While Scrum limits the time to perform a certain amount of work (through sprints), Kanban limits the amount of current work. The aim is not to accumulate started but unfinished work, which will distract employees and thus make mistakes and reduce the quality of performance.

Both Scrum and Kanban are agile approaches designed to improve workflow and teamwork for optimal results.

Scrum features

  • The team consists of Scrum Master, Product Owner, and members
  • The tasks of the team within the sprint are visualized in columns according to their status from their creation to their completion
  • Scrum processes are focused on scheduling the execution of a prioritized to-do list.
  • At the end of each sprint
  • No change is made within the sprint
  • Velocity

Kanban features

  • There are no roles
  • Tasks are displayed in columns according to their stage of work, with a limit on the maximum number of tasks in a column
  • There are no periods or iterations. Work is a continuous iterative process.
  • Continuous
  • Anytime
  • Execution time, the volume of current work

What Scrum and Kanban have in common

  • Preview (Board)
  • Schedule
  • Delivery
  • Philosophy for change
  • Metrics

When to use Scrum?

Scrum is an ideal approach for projects that require very short deadlines from idea to basic implementation and subsequent periodic improvements. The team works with clients throughout the project. It takes good planning for each sprint to achieve certain goals at the end.

When to use Kanban?

Kanban is more suitable for projects or teams working with constant changes such as support, helpdesk, sales related to human resources, and the like.

Using either approach or a hybrid between the two depends on many factors and is not in itself a guarantee of success.

Whether to use Scrum or Kanban to improve the workflow and achieve better results depends a lot on the teams, projects, or the nature of the work, and last but not least – on the customers.

Each approach has advantages, but may not be appropriate in certain projects or activities.

I recommend piloting Scrum and Kanban in small uncritical projects for the company to assess which approach would be more appropriate and to test the understanding of all stakeholders about the nature and benefits of the different approaches.

Why do you want to be a Scrum Master?

The idea to specialize as a Scrum Master originated in 2018 after I moved from a large company with very strict processes and dozens of Development teams to a startup of 7 people.

As we are building a complex platform, in the first month I noticed how unorganized, messy, and not adaptive work is between the product owner and the development team. So I decided to apply principles and a structure based on the Scrum Framework to optimize processes and help implement the given artifacts.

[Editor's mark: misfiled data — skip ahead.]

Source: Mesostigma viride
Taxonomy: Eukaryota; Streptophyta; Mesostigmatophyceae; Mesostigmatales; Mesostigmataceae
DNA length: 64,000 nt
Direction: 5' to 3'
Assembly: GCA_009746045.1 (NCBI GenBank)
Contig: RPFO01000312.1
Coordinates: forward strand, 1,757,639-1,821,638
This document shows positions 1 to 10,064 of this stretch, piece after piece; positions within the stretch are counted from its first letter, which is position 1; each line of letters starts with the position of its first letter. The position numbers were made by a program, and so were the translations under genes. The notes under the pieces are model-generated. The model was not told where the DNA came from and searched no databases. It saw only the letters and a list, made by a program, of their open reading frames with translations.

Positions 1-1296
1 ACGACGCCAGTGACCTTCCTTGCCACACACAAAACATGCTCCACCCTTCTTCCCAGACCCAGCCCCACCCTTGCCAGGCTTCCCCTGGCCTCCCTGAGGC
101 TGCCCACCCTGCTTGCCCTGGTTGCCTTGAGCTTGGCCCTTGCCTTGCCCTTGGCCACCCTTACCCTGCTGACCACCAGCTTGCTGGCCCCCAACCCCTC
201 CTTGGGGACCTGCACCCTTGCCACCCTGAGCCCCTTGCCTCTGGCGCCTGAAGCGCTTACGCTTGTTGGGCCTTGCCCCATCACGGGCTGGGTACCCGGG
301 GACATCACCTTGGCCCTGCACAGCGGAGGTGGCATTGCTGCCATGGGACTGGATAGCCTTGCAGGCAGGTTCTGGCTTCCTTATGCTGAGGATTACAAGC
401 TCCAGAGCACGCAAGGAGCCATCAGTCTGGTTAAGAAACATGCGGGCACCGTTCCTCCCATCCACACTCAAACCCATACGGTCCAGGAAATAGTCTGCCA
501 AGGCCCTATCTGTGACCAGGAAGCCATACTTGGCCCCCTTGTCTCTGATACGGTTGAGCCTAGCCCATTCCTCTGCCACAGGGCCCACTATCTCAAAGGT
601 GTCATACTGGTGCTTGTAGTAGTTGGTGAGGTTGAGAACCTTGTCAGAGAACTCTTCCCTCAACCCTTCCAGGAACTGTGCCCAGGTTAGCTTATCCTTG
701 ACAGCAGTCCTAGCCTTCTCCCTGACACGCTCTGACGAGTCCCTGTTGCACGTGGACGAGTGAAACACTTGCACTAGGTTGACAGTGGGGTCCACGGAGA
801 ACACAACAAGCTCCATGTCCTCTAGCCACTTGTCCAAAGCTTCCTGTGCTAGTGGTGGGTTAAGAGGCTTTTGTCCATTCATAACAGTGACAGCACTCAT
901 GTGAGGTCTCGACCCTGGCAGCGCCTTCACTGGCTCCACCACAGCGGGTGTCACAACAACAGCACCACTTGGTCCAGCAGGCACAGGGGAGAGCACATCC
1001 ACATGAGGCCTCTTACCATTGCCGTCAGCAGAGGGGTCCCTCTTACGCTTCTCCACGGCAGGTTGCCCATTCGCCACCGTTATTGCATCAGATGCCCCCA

What do you expect to be a Scrum Master?

The main expectations from taking the position of Scrum Master are mainly related to the principles of the framework. Since the Scrum Master owns the process, I will make sure that the teams monitor the Scrum processes and will also work with them to improve them continuously. This also applies to meetings such as the Daily Scrum, where I have to guide the team to keep to the meeting time and not lose focus. And this often happens, especially in a startup environment. All this is to optimize the time, teamwork, and processes to create the best possible increment based on the tasks.

What are the things that worry you the most at this stage?

Change takes time. I have repeatedly witnessed leaders trying to implement a specific framework or agile process, but there is a lot of resistance from the team itself, as they are already used to their process and do not want to adapt. This is one of the things that every Scrum Master is worried about or finds difficult to implement the framework successfully so that everyone involved can understand and practice it successfully.

What problems do you think you will have in your work?

In a startup environment, it often happens that each team member wears several “hats”. In the rush to create an end product for your first customers, you often forget about process optimization and structure work. Simply because one person is responsible not only for gathering information and prioritizing the Product Backlog but sometimes for performing some of the tasks. This makes it difficult to implement the Scrum framework, where each role performs specific things. This is one of the problems that Scrum Master would face at work.

Other problems that may arise are related to the management of role expectations and last-minute urgent changes during Scrum. It often happens that the director suddenly comes up with a very important idea that comes from our first clients and is set as the number one priority to win short-term victories. This ignores the Scrum Framework and disrupts timeboxed events.